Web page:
Frank Fiore is a bestselling author with more than 50,000 copies of his non-fiction books in print. He has now turned his talents to writing fiction. His first novel is the five star rated cyber-thriller titled Cyberkill. This was followed up with the five star rated three book series titled the Chronicles of Jeremy Nash. His latest work is a book of speculative and Sci-Fi short stories titled The Oracle.
Please tell everyone a little about yourself, Frank.
Frank: I’m from Brooklyn, New York. I wrote “To Christopher” under the guise of a book to my young son that leads the reader through social commentary, personal experience and entertaining stories, which take the reader on a thoughtful journey through the challenges and opportunities facing the next generation. My writing experience also includes guest columns on social commentary and future trends published in the Arizona Republic and the Tribune papers in the metro Phoenix area. Through my writings, I’ve shown an ability to explain, in a simplified manner, complex issues and trends.
When did the writing bug bite, and in what genre(s)?
Frank: In high school. I started a novel but never finished it. Then one summer while in college I did finish a complete Sci-Fi novel. I still have it. It was derivative and not very good.
When you started writing, what goals did you want to accomplish? Is there a message you want readers to grasp?
Frank: Number one – I want to be a noted author with a following. Not get rich, necessarily – which would be nice – but to know that what I have written has entertained my readers and perhaps informed them at the same time.
Briefly tell us about your latest book. Is it part of a series or stand-alone?
Frank: It’s called The Oracle and consists of a series of short stories tied together by means of a background story – a story within a story (similar to Ray Bradbury’s Illustrated Man). And like the Jeffrey Archer and Twilight Zone stories, the Oracle short stories are written with surprise endings.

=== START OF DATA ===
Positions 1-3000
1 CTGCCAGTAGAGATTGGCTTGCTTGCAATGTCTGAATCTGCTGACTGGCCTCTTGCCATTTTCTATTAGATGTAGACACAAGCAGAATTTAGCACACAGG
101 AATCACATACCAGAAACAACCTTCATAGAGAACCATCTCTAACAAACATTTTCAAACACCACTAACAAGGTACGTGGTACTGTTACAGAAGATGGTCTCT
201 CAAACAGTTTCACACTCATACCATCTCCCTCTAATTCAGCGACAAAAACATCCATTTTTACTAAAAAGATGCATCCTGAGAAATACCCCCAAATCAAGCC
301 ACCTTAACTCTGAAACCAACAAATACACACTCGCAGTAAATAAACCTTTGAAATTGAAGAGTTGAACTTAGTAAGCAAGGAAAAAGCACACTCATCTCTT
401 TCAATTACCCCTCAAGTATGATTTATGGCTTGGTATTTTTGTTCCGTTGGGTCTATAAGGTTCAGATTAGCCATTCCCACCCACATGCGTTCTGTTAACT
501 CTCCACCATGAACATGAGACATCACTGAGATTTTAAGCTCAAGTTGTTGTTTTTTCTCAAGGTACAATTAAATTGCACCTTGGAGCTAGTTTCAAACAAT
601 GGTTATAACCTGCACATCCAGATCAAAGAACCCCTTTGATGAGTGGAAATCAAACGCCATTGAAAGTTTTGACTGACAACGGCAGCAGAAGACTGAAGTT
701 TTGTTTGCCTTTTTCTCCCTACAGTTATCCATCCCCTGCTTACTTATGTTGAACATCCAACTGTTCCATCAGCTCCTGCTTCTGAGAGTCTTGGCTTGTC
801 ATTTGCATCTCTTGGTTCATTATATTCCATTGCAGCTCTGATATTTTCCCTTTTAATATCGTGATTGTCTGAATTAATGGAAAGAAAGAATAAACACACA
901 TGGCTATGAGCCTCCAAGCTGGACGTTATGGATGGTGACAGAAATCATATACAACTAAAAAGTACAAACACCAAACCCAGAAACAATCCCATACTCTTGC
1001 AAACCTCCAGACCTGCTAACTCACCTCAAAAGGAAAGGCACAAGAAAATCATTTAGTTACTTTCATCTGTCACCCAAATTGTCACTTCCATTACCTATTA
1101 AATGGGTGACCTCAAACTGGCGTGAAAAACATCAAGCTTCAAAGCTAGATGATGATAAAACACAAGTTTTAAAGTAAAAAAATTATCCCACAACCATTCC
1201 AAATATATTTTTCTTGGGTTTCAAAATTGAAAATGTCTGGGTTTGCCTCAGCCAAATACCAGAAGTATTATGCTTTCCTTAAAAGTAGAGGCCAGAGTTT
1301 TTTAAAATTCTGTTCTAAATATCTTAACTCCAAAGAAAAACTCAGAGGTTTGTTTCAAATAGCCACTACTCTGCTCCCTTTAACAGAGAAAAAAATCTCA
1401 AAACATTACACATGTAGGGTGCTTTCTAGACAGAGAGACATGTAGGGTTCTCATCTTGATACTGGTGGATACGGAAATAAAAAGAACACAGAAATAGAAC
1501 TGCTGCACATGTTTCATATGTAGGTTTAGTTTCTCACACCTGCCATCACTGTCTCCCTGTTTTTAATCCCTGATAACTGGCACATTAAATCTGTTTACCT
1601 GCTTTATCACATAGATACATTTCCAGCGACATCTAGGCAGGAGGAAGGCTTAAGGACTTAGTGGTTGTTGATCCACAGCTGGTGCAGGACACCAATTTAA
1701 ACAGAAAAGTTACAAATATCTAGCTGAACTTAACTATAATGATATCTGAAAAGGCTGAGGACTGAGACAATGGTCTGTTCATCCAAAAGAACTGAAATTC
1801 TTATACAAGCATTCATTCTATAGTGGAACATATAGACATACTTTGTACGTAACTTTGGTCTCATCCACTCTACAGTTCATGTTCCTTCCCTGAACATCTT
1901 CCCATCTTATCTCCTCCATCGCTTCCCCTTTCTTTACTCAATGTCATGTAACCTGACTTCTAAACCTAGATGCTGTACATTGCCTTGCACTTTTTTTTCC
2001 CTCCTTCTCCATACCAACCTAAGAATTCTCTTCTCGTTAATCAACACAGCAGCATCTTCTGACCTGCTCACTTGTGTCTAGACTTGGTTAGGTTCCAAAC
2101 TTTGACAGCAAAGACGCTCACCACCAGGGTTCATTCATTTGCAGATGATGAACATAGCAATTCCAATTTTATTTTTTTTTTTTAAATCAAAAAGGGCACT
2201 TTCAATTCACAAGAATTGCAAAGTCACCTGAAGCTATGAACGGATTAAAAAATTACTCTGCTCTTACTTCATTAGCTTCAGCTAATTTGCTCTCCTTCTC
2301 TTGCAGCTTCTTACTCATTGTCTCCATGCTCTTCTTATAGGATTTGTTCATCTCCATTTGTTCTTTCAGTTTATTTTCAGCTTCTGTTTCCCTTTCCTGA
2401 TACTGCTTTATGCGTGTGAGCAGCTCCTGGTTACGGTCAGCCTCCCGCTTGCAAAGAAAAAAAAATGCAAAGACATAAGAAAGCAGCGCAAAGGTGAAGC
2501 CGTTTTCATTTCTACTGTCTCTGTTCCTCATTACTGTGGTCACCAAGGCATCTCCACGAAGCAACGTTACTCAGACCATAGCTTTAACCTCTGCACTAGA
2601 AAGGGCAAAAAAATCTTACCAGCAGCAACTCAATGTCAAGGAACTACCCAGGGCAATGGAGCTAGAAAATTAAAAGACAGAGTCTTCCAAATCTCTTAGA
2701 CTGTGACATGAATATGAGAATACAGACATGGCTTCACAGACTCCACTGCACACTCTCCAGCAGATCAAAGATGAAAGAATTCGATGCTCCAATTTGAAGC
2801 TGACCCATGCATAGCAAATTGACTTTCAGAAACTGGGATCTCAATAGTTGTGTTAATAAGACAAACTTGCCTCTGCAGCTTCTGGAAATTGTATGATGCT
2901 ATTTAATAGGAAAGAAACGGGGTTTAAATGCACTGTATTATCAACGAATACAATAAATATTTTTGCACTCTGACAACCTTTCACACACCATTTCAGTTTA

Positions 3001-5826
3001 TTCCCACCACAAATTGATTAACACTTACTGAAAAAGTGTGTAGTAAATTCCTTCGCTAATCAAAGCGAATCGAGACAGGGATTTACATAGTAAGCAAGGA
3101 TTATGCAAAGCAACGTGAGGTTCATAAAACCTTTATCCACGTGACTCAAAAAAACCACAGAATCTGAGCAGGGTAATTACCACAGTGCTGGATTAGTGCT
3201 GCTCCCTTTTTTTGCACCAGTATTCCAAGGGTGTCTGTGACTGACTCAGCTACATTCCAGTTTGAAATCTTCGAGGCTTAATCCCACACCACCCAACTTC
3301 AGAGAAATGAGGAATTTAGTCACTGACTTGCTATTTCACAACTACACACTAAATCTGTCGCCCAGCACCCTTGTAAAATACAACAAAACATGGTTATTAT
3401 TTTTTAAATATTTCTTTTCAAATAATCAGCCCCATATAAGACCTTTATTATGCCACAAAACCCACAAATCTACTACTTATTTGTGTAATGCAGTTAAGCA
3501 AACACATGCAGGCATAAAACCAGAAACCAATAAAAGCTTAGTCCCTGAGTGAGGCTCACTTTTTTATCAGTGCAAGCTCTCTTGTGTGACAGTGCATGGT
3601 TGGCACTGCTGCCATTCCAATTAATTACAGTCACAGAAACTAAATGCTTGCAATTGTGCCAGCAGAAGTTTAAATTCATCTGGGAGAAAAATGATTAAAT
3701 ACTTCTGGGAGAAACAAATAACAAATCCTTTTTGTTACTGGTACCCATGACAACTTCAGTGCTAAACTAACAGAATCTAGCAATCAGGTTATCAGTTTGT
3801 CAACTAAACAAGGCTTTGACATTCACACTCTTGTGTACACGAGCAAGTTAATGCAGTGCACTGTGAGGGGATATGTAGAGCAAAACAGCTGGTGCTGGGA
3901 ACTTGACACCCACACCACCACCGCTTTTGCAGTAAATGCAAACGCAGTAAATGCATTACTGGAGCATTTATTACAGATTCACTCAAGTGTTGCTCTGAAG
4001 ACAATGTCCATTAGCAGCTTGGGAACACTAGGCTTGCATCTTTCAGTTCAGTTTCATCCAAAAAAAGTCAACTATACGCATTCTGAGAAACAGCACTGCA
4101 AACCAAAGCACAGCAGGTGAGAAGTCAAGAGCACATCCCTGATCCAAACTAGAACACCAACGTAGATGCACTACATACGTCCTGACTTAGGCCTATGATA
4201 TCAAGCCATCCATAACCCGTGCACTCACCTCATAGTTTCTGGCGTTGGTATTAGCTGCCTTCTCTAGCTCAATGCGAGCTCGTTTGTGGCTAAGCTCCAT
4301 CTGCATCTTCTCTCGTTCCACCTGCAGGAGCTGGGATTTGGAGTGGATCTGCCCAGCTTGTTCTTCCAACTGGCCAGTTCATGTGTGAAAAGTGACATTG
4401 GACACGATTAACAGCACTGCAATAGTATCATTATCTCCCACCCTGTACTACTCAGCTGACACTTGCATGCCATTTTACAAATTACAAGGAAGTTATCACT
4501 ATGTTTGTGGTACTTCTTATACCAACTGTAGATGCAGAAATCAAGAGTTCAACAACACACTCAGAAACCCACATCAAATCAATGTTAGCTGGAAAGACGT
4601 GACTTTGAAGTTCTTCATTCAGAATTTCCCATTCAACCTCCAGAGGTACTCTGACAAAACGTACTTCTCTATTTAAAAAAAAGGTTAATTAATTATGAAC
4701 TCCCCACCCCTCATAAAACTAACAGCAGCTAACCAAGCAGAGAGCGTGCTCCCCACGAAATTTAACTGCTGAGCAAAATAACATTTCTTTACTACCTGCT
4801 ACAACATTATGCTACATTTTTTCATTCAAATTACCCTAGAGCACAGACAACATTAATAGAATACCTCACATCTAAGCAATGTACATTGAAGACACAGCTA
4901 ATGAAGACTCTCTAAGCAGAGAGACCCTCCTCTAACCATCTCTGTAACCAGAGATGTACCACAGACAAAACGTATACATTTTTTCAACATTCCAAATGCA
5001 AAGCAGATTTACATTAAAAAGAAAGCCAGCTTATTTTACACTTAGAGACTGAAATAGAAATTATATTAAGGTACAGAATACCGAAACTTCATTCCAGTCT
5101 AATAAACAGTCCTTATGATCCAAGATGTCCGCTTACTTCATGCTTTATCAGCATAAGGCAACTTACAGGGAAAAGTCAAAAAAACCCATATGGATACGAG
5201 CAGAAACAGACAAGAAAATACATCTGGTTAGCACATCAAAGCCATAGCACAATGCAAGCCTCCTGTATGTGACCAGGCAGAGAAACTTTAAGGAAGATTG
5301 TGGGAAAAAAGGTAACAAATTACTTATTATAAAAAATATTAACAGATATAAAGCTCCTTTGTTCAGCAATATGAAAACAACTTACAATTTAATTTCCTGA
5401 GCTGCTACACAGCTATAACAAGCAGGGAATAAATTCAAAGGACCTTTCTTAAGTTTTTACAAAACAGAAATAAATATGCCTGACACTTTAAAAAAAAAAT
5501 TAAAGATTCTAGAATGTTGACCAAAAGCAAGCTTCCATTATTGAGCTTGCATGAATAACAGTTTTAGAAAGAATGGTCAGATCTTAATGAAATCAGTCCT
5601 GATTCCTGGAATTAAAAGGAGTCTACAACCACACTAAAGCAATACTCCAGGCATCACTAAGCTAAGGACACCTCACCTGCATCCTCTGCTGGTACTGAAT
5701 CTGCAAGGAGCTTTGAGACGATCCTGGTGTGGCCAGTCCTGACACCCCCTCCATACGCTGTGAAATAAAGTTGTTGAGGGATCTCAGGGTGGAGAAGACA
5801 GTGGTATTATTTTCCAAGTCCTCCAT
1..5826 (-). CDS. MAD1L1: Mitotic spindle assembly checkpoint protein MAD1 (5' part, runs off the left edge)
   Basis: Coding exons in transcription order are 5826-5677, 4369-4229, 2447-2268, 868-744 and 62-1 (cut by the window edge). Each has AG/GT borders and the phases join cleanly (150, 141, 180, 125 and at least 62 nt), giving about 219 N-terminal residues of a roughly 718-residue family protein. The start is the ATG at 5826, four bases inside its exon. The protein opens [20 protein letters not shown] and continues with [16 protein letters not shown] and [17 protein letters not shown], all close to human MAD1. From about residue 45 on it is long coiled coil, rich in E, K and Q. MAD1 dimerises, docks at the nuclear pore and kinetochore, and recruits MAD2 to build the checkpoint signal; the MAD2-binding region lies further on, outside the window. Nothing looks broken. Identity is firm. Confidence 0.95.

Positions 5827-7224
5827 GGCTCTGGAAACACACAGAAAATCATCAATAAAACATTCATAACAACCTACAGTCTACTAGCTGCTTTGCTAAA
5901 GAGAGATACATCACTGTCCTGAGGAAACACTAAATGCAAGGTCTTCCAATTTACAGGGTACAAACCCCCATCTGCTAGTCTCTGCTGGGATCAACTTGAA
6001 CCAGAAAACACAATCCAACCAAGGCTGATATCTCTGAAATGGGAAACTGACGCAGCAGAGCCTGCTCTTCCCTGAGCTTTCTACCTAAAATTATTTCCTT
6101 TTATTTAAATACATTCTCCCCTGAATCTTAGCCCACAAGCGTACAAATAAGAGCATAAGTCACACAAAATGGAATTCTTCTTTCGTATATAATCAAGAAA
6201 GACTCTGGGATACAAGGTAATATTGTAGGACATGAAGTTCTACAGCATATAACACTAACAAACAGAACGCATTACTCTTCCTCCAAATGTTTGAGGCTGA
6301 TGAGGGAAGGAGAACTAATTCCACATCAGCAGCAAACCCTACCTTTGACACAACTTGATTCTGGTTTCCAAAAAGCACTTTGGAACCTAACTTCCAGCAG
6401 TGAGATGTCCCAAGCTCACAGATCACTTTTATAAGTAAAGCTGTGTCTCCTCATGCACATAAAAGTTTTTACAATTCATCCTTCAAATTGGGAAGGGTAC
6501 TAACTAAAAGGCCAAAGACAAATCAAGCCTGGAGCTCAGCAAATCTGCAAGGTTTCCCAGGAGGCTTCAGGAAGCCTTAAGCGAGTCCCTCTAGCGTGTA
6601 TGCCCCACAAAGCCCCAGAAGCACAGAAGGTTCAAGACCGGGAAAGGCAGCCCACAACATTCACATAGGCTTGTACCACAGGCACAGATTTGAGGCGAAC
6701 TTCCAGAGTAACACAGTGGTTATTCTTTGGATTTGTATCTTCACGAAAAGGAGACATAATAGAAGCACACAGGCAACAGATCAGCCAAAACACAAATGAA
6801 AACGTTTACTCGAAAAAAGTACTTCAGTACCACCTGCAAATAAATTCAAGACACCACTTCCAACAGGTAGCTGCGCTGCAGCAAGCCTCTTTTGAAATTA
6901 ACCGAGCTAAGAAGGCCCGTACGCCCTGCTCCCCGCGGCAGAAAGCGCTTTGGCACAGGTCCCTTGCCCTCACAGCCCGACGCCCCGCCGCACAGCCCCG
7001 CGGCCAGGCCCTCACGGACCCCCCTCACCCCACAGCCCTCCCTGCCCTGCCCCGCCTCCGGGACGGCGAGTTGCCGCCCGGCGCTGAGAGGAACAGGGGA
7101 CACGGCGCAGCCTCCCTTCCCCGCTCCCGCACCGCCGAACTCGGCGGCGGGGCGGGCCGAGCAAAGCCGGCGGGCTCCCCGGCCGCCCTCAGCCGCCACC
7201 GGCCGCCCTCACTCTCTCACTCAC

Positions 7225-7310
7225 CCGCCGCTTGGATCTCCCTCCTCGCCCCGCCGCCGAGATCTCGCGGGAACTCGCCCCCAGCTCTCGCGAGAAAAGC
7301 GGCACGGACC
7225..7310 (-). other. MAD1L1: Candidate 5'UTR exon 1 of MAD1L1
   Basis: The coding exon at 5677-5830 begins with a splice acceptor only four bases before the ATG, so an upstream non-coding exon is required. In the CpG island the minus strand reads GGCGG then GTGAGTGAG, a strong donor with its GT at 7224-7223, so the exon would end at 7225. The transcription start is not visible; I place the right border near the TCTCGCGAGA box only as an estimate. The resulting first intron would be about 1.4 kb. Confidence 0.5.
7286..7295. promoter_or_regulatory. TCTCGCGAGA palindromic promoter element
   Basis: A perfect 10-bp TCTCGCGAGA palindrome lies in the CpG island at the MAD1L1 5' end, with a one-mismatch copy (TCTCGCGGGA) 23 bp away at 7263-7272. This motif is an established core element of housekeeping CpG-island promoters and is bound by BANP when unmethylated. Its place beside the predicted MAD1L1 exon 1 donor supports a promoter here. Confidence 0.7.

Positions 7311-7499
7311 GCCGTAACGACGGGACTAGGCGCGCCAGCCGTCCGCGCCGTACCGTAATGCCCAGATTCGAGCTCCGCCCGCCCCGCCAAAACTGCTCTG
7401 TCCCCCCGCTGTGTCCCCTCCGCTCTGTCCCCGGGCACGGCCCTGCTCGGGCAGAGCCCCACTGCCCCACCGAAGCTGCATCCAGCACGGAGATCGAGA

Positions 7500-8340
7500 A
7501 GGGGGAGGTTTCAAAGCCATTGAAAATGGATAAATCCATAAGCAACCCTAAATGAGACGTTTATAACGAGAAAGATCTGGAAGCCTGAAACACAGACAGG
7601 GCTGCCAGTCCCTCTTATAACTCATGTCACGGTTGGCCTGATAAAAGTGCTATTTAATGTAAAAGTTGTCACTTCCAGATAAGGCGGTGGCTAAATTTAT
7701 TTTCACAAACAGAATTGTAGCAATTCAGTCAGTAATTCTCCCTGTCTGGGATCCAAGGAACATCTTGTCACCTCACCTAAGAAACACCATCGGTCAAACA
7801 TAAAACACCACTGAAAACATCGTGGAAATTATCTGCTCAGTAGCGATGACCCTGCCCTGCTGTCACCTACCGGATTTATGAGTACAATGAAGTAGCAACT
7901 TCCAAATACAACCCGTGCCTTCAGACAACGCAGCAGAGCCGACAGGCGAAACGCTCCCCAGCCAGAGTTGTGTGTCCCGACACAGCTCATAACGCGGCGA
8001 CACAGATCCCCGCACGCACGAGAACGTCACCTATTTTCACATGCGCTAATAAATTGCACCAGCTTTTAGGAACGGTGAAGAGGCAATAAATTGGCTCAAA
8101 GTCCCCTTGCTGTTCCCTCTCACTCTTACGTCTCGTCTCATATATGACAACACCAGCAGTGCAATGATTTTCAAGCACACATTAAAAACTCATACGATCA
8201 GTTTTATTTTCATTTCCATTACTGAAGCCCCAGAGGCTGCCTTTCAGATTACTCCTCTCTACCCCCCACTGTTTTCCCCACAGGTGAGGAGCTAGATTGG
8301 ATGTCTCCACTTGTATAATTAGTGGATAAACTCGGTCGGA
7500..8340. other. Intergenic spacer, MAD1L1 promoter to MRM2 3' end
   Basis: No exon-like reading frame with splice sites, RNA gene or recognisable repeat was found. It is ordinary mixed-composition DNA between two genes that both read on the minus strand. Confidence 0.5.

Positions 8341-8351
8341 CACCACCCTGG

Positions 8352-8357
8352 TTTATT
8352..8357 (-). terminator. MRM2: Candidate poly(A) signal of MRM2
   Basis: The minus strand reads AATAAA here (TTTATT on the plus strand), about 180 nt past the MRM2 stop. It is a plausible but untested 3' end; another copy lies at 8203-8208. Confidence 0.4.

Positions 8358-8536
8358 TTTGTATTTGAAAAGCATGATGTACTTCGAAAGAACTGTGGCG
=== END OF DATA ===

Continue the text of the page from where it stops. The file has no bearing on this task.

The background story begins with a young musician on his way to Phoenix from Los Angles for a concert. He is given a car by his manager and shortly after entering Arizona it breaks down. Out in the middle of nowhere he decides to hitch a ride to the nearest town for help. While waiting for a ride, the weather turns inclement and he seeks refuge at a ranch house inhabited by an old and lonely couple. They invite him in and persuade him to stay for dinner.
After eating, they retire to the living room. After a while, the old woman offers to show their guest some of their three dimensional slides on their old-time stereoscope.
Being polite, the young man decides to endure the request. His hosts carefully remove a set of slides from a shiny metallic box from under the coffee table and place the first one in the stereoscope’s viewer. They instruct the young man to hold the stereoscope up to the living room lamp and focus it towards the viewer.When the viewer is focused and the light hits the slide, something amazing happens.
The still 3D image begins to move!
The first image he sees tells a tale that happens to be one of the short stories in the series. At the end of the first story, the young man turns to question his hosts on this wonderfully strange device. The couple just smile and offer him another slide. He asks again what the device is and where did it come from. The couple respond that the device is an ordinary stereoscope of the early 1900s that they purchased from a Sears catalog many years ago.